The most significant reforms to Western Australia's liquor laws in a decade will be introduced in a move to support local businesses, create more jobs and drive a new wave of activity through Perth's nightlife.
Among proposed amendments, licensed restaurants with a capacity of 120 people or less will be able to serve alcohol without a meal.
Currently, restaurant licensees must lodge a separate application for a permit to allow this authority.
Premier Mark McGowan said the changes would “cut red tape” and bring in a more common-sense approach to liquor licensing.
"Our small bar scene changed the face of Perth, it drove new economic activity and injected life into the heart of the city and towns across our State - and it didn't cost taxpayers a cent,” he said.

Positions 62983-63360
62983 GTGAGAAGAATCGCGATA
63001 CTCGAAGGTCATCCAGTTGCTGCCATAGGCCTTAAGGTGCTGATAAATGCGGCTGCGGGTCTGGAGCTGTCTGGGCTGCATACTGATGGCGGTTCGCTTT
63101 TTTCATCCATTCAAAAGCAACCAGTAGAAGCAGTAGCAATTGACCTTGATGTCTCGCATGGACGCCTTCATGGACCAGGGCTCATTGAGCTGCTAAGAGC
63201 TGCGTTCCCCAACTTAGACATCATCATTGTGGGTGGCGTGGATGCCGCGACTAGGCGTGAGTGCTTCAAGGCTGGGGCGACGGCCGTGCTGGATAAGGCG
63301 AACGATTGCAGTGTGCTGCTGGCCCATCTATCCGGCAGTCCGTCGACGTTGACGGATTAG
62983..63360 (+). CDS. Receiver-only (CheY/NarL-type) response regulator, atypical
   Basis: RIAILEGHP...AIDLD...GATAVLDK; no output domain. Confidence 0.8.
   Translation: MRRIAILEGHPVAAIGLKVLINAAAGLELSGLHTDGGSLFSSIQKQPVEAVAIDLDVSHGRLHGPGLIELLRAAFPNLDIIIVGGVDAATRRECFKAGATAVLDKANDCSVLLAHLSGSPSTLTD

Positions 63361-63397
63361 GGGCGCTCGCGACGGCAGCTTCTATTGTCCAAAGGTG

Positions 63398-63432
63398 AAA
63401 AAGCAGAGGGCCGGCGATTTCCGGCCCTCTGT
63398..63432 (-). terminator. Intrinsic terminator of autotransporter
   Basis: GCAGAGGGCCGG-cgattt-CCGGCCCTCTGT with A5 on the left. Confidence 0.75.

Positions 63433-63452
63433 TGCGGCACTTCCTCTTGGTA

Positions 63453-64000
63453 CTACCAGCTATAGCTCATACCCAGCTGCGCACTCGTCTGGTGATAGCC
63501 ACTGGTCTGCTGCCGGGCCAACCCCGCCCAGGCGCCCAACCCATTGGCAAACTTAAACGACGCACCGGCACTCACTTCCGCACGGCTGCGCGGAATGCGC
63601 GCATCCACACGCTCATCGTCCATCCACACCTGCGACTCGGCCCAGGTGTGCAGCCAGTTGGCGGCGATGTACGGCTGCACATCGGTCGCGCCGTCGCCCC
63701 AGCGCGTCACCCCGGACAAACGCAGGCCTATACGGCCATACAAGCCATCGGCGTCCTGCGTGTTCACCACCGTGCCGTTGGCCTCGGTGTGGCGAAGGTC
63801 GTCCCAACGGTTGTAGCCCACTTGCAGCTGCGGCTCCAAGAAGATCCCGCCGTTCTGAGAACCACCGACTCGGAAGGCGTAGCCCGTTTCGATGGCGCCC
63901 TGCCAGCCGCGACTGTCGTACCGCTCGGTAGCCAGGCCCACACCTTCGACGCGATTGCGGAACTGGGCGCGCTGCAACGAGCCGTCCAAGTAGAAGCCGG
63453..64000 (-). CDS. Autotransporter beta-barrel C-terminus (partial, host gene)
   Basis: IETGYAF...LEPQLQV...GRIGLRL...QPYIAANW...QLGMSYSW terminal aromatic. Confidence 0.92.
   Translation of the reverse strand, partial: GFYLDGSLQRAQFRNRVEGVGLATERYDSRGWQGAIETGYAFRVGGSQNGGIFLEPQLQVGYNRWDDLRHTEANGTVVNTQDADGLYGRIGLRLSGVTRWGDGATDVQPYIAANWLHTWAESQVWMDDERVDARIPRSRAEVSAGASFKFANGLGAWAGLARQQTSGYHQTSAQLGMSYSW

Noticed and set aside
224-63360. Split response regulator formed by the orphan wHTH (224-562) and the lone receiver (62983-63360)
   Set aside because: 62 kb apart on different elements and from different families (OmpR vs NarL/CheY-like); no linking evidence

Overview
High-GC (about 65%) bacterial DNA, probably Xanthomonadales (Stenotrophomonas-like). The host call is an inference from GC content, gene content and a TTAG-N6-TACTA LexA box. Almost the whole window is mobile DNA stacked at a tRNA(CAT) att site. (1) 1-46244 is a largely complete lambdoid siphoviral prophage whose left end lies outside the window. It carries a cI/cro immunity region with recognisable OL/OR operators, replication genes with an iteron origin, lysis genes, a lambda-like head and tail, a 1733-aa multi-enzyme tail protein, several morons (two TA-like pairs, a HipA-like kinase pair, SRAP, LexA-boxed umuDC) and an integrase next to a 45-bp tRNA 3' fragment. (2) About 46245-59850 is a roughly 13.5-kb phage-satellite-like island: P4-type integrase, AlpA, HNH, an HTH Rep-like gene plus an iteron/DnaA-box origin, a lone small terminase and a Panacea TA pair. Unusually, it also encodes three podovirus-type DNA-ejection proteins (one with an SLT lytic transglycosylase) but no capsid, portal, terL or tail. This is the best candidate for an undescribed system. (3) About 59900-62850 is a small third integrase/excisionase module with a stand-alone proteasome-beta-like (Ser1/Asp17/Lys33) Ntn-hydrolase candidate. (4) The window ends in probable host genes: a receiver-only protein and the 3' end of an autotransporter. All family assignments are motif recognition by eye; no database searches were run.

"I want to pick up from where I left off and encourage more vibrancy in our hospitality industry and make it easier for local businesses to do business.
Under the changes, the Chief Executive Officer of Tourism Western Australia will be given equal consideration to that of the Chief Health Officer and Commissioner of Police when assessing liquor licensing applications.
Tourism WA will be able to put forward a submission regarding the tourism benefits of any application, in turn creating more balance in the consideration of licences.
A new category will also be added to the public interest assessment to allow venues' tourism, community and cultural benefits to be considered as part of a licence application.
It's hoped the changes will find a "a sensible balance" between reducing alcohol related harm and transforming Perth's drinking culture.
The Liquor Control Amendment Bill 2018 will be presented to State Parliament next week.